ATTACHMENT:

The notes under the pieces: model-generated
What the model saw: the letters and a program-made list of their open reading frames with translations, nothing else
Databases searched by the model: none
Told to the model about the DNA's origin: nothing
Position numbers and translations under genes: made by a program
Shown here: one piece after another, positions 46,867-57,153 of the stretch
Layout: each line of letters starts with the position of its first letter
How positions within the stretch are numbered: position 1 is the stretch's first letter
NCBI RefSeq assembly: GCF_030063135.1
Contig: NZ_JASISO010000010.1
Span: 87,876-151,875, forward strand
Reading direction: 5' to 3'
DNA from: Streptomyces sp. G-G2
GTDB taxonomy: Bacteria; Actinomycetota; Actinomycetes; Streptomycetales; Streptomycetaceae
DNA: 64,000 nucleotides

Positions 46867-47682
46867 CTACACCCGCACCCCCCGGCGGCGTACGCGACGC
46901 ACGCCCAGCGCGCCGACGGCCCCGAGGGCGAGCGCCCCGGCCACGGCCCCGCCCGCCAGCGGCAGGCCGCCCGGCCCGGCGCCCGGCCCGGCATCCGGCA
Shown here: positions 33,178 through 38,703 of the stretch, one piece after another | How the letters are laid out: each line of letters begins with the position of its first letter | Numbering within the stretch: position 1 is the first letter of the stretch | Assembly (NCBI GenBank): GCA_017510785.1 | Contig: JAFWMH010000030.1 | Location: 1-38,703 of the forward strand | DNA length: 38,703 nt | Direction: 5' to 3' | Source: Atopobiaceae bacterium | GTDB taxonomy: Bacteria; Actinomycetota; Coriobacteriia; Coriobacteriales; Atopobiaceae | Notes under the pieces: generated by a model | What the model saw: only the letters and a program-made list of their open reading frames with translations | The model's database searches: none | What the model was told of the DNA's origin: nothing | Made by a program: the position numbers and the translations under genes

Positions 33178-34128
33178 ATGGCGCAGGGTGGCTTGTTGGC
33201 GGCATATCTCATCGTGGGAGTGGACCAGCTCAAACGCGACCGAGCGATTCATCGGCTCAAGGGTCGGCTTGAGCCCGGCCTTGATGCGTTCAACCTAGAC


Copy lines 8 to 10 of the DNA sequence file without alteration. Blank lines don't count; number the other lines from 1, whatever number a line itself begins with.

How positions within the stretch are numbered: position 1 is the stretch's first letter
NCBI RefSeq assembly: GCF_030063135.1
Contig: NZ_JASISO010000010.1